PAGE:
What Are Spherulites And How Can We View Them?


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Syed Asim answered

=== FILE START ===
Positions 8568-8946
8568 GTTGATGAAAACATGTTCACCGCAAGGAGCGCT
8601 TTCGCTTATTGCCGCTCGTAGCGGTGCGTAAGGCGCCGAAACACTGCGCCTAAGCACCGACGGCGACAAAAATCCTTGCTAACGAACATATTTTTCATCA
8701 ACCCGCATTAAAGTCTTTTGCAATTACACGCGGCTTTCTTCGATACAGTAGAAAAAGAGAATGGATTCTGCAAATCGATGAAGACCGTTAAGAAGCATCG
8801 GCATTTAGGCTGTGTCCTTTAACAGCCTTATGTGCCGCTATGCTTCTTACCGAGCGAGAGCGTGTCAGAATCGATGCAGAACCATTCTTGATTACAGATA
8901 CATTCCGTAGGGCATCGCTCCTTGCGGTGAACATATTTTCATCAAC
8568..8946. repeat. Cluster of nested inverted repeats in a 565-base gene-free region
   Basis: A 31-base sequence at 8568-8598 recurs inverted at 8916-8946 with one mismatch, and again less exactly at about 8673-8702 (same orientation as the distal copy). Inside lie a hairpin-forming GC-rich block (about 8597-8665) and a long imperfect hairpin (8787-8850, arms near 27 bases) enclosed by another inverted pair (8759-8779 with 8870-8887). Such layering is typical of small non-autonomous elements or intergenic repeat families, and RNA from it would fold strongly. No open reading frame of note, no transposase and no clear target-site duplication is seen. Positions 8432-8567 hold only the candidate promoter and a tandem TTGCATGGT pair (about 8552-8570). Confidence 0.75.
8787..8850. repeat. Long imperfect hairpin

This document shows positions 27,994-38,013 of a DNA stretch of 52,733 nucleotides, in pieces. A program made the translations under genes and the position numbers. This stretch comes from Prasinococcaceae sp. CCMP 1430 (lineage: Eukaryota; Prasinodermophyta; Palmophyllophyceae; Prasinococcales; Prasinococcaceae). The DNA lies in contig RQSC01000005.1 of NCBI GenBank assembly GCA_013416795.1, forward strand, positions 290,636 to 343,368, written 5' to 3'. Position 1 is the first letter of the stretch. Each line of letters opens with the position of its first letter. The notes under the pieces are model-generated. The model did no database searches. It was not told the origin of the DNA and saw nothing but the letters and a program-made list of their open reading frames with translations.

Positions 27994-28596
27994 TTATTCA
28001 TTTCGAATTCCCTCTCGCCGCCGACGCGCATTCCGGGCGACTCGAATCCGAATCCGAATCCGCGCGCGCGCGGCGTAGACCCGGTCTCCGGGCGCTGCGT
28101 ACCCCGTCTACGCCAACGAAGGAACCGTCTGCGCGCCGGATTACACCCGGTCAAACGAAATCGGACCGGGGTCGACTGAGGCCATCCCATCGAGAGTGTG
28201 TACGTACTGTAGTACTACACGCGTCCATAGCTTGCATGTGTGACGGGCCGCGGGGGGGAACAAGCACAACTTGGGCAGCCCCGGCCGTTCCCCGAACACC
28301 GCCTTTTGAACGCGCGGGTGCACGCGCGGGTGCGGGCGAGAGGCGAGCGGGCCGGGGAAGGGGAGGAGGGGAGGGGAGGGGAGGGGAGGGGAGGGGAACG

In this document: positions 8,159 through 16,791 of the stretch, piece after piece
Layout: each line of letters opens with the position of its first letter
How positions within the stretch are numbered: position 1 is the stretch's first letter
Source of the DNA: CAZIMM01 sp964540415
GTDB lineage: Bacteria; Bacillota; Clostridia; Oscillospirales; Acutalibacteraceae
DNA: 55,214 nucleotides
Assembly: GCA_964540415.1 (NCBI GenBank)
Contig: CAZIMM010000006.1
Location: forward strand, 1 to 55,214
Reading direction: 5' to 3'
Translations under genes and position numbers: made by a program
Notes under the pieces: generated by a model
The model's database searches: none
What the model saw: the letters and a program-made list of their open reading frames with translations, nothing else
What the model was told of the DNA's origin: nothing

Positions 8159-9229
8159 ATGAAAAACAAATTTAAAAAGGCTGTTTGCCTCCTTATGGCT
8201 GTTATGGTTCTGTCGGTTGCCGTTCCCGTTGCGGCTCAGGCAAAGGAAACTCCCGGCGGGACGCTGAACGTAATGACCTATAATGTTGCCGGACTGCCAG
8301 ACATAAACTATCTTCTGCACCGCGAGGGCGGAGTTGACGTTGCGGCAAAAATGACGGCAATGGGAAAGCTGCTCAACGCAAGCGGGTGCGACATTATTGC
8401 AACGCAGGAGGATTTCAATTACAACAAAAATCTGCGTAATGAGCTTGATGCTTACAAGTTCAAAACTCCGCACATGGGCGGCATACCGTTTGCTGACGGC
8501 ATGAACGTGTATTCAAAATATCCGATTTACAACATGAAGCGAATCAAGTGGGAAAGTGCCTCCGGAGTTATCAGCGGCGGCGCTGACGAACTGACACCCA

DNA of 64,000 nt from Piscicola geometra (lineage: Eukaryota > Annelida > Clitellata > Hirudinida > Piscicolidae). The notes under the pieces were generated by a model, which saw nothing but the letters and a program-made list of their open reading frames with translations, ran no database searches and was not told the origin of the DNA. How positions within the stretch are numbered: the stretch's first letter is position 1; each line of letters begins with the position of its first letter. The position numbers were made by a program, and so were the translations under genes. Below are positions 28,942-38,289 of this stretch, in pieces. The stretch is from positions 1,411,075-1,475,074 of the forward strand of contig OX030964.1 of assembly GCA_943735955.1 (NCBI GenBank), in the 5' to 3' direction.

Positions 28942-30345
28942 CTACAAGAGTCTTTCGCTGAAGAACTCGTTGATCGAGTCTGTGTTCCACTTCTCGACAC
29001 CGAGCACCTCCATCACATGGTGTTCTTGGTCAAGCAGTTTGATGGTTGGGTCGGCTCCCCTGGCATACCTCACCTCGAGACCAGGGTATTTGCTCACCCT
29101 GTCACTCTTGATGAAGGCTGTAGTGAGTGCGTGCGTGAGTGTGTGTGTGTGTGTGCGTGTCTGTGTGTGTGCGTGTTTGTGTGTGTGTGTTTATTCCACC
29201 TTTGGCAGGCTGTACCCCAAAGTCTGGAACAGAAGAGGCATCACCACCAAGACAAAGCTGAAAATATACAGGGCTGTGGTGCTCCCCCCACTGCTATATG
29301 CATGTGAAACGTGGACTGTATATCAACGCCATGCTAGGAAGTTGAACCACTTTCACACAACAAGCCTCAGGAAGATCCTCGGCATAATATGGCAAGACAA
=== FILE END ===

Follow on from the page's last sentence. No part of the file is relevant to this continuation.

Upon cooling of the melt, 15-100 nano meter thick single crystals (folding crystallites) are formed which subsequently arrange themselves into larger, polyhedral) structures, so-called spherulites.    Spherulites are centrally symmetric superstructures consisting of many single crystals with their macrornolecules preferentially arranged tangentially to the radius. Spherulites, in general, have a diameter between 0.1-1.0 mm. Typical spherulitic structures as seen under a polarizing microscope. With some spherulites, so-called Maltese crosses and concentric rings can be observed under polarized light; with others, these are absent. The Maltese crosses indicate that there is central symmetry in the arrangement of the folded structures, i.e. Of the single crystals. Rings are observed with PolyEthylene (PE), PolyPropylene (PP), and no rings with PolyAmide, PolyEster, and Polybutyrate. With PE, Poly vinyldiene flouride (PVDF), and certain PP types, both phenomena can be observed.    If the spherulites form in bundles in a plane, like for polypropylene, there are no light deflections and, therefore, no rings are observed. Most photographs under polarized light are made with 10 to 15 micro meter thick microtomed sections so that the planes with folds dominate.Etched surfaces of sections of freshly formed spherulites of PP  show the radial growth of the folding planes very clearly.    With polarized light, when the polarizing filters are positioned 90° to each other, the light passing through the first filter is oscillating in only one direction and then the second filter blocks it completely. If a polymer sample is placed between the two filters, the polarized light that passes through the first filter is deflected (depolarized)

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